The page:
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Last edited 21 Sep 2018
Key regulations for loft conversions
Building Regulations are of key importance to any construction work that takes place within your home. Building regulations protect the homeowner and general public by ensuring that buildings are safe, efficient and healthy places to live in.
There are an extensive list of regulations concerning methods of construction and the materials used. These are considered whilst initially assessing design proposals and then during construction by a building inspector who carries out regular checks, to ensure compliance.
This article provides a selection of the most Frequently Asked Questions based on current legislation (which can change from time to time).
What are Building Regulations?
- Building regulations are statutory instruments that seek to ensure that the policies set out in the relevant legislation are carried out. Building regulations approval is required for most building work in the UK.
- A loft conversion is major construction project, and so it should be built in accordance with current Building Regulations. Approval can be sought through your Local Council Building Control department or through Local Approved Inspectors.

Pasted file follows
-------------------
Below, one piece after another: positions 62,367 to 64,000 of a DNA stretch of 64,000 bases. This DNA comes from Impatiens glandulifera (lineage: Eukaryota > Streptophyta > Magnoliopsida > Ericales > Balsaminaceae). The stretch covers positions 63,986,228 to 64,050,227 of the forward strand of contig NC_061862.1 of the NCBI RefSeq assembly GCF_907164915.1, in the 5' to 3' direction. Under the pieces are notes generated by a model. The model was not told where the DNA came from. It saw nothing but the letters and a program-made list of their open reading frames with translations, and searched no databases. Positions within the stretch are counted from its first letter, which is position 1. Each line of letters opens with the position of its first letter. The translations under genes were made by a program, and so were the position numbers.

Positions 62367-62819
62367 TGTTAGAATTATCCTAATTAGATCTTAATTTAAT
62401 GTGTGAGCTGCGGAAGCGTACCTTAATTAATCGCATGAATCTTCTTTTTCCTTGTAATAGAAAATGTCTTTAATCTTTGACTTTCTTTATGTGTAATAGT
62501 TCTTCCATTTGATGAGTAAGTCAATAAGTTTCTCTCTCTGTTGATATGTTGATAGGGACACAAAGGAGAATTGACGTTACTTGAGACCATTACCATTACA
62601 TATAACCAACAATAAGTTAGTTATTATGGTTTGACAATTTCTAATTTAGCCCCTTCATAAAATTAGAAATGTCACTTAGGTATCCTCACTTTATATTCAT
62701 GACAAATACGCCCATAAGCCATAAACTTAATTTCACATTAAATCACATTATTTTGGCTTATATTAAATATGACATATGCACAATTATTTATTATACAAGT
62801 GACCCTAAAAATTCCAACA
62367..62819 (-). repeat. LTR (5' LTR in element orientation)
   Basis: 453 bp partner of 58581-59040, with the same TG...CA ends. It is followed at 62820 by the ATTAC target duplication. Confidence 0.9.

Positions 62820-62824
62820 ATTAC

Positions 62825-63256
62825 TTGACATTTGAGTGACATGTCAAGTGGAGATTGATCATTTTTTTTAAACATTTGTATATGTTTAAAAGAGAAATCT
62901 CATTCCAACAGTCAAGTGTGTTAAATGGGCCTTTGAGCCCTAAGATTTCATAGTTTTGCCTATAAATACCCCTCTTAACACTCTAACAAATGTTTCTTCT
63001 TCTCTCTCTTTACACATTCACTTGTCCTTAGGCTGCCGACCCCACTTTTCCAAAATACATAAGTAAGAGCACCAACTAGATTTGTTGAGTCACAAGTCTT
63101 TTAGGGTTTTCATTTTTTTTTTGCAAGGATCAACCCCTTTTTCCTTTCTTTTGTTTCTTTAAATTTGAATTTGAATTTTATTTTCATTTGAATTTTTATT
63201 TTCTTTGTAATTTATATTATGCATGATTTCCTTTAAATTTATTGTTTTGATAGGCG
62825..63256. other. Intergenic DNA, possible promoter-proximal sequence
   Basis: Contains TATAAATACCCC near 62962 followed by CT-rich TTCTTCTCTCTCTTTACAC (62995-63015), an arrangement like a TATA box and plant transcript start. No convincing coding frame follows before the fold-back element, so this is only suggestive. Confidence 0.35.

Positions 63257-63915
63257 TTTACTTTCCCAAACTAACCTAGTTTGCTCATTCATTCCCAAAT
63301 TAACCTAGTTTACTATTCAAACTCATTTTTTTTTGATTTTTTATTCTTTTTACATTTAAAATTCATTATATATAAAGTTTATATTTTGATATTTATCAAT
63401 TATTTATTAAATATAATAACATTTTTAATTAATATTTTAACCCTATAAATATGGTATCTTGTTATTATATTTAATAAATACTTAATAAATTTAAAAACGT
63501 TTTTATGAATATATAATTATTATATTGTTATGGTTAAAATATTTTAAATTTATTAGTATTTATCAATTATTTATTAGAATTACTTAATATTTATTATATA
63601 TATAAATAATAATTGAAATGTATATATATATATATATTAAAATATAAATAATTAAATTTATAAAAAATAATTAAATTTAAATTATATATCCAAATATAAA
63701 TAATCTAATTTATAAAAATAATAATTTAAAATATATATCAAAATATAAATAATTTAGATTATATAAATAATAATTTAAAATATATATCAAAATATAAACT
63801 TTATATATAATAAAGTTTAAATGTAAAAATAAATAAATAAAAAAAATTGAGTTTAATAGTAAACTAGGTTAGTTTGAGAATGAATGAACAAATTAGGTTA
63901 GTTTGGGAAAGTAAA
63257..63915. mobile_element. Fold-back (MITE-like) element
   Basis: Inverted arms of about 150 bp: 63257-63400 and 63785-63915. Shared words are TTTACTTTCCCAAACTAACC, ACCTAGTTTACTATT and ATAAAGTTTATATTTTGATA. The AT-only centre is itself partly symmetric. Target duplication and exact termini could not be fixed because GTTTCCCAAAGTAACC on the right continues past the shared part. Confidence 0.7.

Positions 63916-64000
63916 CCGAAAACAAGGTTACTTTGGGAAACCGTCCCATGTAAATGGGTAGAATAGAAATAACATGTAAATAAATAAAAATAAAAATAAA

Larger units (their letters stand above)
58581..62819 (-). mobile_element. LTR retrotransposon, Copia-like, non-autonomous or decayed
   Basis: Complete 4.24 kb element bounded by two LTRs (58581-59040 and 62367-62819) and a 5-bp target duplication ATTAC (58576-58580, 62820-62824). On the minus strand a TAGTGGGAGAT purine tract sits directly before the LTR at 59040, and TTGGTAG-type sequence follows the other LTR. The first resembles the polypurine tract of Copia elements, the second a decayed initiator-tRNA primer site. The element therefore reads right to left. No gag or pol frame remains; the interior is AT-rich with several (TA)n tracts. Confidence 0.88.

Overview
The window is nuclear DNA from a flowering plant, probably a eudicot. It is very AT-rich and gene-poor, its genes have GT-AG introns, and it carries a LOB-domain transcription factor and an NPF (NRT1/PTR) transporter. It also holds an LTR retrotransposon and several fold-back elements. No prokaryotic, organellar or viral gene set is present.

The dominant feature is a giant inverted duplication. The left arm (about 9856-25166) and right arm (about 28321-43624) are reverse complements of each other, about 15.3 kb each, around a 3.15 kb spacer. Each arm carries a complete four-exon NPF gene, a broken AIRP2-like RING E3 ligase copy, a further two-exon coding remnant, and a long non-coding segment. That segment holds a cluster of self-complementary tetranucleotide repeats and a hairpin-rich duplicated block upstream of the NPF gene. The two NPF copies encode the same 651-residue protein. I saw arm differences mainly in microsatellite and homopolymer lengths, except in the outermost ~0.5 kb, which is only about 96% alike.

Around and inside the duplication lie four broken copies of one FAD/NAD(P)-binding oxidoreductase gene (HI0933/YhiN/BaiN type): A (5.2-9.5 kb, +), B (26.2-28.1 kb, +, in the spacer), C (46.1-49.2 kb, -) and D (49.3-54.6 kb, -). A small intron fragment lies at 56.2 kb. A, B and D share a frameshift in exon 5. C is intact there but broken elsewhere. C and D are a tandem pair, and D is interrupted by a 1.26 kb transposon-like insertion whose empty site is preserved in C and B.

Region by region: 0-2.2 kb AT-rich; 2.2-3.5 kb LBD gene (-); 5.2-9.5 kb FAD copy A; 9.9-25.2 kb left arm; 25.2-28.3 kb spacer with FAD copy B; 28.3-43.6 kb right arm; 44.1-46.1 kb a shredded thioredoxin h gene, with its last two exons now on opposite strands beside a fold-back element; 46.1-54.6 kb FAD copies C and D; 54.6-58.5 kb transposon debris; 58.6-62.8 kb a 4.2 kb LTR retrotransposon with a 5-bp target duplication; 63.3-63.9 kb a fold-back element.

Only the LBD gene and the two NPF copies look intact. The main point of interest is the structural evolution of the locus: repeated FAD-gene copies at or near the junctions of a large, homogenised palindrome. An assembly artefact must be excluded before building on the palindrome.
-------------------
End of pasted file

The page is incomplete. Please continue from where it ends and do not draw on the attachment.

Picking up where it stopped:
- Loft conversions are classed as habitable rooms and add value to your property. Without the Building Regulations approval you will not be able to sell your property as having an additional room.
- A conversion in a two storey house will result in the need to protect the stairway by providing fire resistant doors and partitions in accordance with regulation B1 Section 2: Means of escape.
- Where there is an open plan arrangement at ground level it may be necessary to provide a new partition to enclose the escape route.
- It is necessary to change the doors to fire doors. In some rare cases, if the doors are inspected and are seen as of historical or architectural merit then it may be possible to retain existing doors.
- Retaining exiting doors is only allowed if they are upgraded to an acceptable standard if agreed by the building inspector, usually by a form of paint coating.
- Glass doors are only allowed if the glazing is to a fire resistant standard that complies with Building Regulations.
- This is for the detection of fire to give early warning to the people within the house. This is to be in accordance with Building Regulation B1 Section 1: Fire detection and fire alarm systems.
- Unfortunately this is not acceptable as these relate to different sections of the Building Regulations. Smoke alarms are concerned with fire detection (B1 Section 1) and fire doors are concerned with means of escape (B1 Section 1).
- Converting a loft to make a four storey property requires the installation of a sprinkler system to be fitted in accordance with BS 9251:2005 and relates to B1 Section 2 Means of escape 2.7.b
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